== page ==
Latest updates

Prior user rights under recently amended Patent Act
Smart & Biggar/Fetherstonhaugh
  • Canada
  • 17 June 2019

The Budget Implementation Act 2 has brought about several changes to the Patent Act that affect the scope of protection available under Canadian patents, including a revision of Section 56, which concerns the rights of prior users of patented technologies. However, as many of the Section 56 amendments will require judicial interpretation, the true scope of prior user rights under the revised provision may be unknown for some time.

Exception in determining functional features in patent infringement disputes
Wanhuida Peksung IP Group
  • China
  • 17 June 2019

In patent infringement disputes, it is possible to narrowly construe a feature to the specific embodiment and its equivalent embodiment by arguing that a claimed feature is a functional one. The accused infringer usually adopts this strategy in its non-infringement defence to narrowly construe the scope of patent protection to obtain a favourable position in the infringement comparison. A recent case serves as a reference on how to determine the functional features in patent infringement disputes.

Registering Chinese translations or transliterations of foreign trademarks
Lee and Li Attorneys at Law
  • Taiwan
  • 17 June 2019

As Chinese (Mandarin) is Taiwan's national language, many foreign companies use Chinese translations or transliterations of their foreign brands (trademarks) in order to expand into the Taiwanese market. However, as Chinese characters can have different pronunciations and meanings, there are often multiple ways of translating or transliterating foreign trademarks into Chinese. The Intellectual Property Court recently addressed this issue in an administrative case relating to a trademark opposition.

Top 10 changes to Canada's trademark law
Smart & Biggar/Fetherstonhaugh
  • Canada
  • 17 June 2019

After five years of anticipation, sweeping changes to Canada's trademark law have finally come into force. Among other things, Canadian applicants can now file applications in more than 80 countries around the world through a single international application and declarations of use are no longer required to secure registrations.

Procedural decisions under PMNOC Regulations: common validity issues and naming of defendants
Smart & Biggar/Fetherstonhaugh
  • Canada
  • 10 June 2019

In two recent cases, the Federal Court considered procedural decisions in actions under the Patented Medicines (Notice of Compliance) Regulations. In one case, the court ordered that common validity issues in actions relating to Bayer's Xarelto against Apotex and Teva will be heard concurrently. In another case, the court refused to allow the plaintiffs to name additional Teva parties as further defendants in three actions relating to Celltrion's Herzuma, a trastuzumab biosimilar of Roche's Herceptin.

Who can apply for a patent? Applicant versus inventor
KISCH IP
  • South Africa
  • 10 June 2019

A granted patent is a highly lucrative commercial tool in the hands of the patent applicant. However, inventors are not necessarily entitled to apply for a patent, especially in employment contexts. Inventors are therefore advised to consult with a patent attorney when they are uncertain whether an invention falls within the scope and course of their employment. It is further advisable to enter into negotiations with employers regarding compensation for the invention.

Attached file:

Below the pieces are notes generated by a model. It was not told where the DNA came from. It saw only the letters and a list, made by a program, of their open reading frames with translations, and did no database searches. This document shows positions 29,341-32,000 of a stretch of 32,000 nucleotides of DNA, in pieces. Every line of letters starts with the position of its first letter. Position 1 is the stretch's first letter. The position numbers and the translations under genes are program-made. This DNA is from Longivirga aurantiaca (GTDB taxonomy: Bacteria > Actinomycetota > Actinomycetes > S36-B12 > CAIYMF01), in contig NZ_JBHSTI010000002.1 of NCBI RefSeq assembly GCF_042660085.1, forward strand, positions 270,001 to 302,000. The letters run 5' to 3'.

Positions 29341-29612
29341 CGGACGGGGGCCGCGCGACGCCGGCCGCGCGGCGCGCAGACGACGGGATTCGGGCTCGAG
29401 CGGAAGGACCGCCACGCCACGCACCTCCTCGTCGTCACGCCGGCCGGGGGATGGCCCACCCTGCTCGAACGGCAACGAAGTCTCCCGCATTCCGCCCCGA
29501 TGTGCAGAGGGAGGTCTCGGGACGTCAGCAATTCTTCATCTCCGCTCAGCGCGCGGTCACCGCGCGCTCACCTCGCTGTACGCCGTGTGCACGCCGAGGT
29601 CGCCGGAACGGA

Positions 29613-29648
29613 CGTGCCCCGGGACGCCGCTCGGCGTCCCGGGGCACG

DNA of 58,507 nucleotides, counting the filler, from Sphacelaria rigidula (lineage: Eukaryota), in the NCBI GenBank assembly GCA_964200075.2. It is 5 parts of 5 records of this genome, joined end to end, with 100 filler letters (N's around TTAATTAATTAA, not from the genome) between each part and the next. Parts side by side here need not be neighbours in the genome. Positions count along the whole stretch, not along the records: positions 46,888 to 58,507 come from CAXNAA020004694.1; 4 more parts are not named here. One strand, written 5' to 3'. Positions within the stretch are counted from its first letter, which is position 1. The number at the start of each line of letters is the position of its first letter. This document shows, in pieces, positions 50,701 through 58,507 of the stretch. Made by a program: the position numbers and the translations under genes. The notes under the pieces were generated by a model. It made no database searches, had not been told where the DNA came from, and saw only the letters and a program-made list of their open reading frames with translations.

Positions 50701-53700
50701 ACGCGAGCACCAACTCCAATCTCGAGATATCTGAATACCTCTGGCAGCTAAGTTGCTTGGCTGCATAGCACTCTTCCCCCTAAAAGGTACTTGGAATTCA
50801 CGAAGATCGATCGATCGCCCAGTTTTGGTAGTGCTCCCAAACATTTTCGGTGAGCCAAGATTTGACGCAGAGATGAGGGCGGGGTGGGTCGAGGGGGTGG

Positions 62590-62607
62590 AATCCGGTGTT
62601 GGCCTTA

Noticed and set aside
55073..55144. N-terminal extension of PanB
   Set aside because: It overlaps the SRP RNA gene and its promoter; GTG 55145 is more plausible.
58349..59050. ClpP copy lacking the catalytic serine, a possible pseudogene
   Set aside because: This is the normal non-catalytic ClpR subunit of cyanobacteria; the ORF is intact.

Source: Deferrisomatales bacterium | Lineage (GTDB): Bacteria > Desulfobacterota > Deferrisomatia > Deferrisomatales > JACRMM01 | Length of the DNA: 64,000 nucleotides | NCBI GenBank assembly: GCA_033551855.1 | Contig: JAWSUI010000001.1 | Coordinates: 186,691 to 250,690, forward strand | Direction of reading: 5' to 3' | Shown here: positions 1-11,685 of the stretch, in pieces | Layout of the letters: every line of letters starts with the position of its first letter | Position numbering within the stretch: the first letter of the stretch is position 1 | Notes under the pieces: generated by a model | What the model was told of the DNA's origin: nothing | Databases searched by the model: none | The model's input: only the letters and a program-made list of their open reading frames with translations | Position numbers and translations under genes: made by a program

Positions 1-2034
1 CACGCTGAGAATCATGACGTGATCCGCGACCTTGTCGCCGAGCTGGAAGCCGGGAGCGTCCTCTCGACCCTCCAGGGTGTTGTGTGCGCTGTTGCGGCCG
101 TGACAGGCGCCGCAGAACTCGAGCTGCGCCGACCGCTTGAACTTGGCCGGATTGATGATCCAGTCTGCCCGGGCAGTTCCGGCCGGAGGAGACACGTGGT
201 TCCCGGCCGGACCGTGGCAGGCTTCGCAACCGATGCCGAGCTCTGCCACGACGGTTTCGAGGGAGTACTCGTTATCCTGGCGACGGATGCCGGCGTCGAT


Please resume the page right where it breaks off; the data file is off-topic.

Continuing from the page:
Nice Classification with a trap – Canada introduces class top-up fees with no back door
Smart & Biggar/Fetherstonhaugh
  • Canada
  • 10 June 2019

With the long-awaited changes to the Trademarks Act and Regulations imminent, brand owners should be excited about Canada's alignment with international trademark standards and the new opportunities that these changes will bring. However, brand owners should be aware that Canada has adopted a unique policy concerning the required filing fees which differs significantly from the general practice of other member countries.

Darlie toothpaste versus Darlie insect repellent: trademark squatting and bad-faith registration
Wanhuida Peksung IP Group
  • China
  • 10 June 2019

No one wants to associate toothpaste with insect repellent, but this can happen if the same names and images have been trademarked in different classes of goods. This was the situation in which Hawley & Hazel (H&H) found itself with regard to its toothpaste brand Darlie. After Guangzhou Heiren filed the same iconic image associated with Darlie and the trademark DARLIE in several classes, H&H initiated copyright infringement and bad-faith registration claims.

Change to IMPI's letters patent practice
Becerril, Coca & Becerril SC
  • Mexico
  • 03 June 2019

In 2018 the rules for notifying the issuance of a patent, utility model or industrial design application were amended. Thus, all notices issued by the Mexican Institute of Industrial Property (IMPI) must be published via the Official Gazette. In a broad interpretation of this reform, the IMPI now provides only digital copies of letters patent and utility model and industrial design registrations. While this interpretation may be inaccurate, it aligns with the global trend of digitalisation among IP offices.

Patenting strategy: when to patent?
KISCH IP
  • South Africa
  • 03 June 2019

Patenting inventions is notoriously expensive; however, the benefits of having exclusive rights over an invention far exceed any initial patenting costs. The problem remains that a decision on whether to patent an invention must often be made long before the invention's commercial potential can be judged. As such, it is often difficult to know what to patent.